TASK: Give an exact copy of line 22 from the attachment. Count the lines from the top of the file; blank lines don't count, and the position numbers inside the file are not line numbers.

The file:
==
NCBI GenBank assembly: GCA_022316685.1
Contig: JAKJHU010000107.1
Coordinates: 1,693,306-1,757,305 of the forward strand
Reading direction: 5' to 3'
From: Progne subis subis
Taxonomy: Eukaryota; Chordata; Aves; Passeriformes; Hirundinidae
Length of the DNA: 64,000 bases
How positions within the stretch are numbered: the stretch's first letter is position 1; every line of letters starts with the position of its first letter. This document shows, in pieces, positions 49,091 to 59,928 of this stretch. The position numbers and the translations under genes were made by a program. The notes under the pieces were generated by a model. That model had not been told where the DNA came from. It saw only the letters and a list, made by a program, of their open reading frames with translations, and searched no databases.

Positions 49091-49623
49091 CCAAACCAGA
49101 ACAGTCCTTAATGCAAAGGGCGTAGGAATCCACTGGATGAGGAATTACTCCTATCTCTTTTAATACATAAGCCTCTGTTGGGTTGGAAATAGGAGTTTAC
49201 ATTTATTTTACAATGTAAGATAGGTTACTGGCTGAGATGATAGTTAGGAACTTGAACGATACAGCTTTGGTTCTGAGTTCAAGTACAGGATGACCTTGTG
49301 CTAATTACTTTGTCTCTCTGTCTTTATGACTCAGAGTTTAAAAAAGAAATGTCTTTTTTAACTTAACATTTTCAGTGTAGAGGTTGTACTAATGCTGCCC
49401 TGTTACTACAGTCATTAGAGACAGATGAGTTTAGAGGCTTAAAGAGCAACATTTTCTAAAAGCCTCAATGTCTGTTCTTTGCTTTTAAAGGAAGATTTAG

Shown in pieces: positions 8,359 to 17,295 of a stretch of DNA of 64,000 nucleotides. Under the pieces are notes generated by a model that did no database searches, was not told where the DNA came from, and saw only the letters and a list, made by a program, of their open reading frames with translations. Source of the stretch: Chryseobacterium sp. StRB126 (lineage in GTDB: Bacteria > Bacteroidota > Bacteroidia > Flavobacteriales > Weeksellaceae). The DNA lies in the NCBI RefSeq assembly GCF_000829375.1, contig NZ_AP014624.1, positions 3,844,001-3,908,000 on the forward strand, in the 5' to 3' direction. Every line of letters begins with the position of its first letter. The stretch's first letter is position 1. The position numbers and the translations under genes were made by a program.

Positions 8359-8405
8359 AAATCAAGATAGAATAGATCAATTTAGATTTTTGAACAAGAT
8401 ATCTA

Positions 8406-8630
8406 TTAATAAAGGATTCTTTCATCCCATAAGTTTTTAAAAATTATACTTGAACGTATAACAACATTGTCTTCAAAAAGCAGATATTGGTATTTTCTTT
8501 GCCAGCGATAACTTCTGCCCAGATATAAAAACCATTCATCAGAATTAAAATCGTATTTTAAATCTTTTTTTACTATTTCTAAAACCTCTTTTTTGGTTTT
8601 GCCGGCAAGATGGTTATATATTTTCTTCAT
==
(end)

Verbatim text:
8601 GCCGGCAAGATGGTTATATATTTTCTTCAT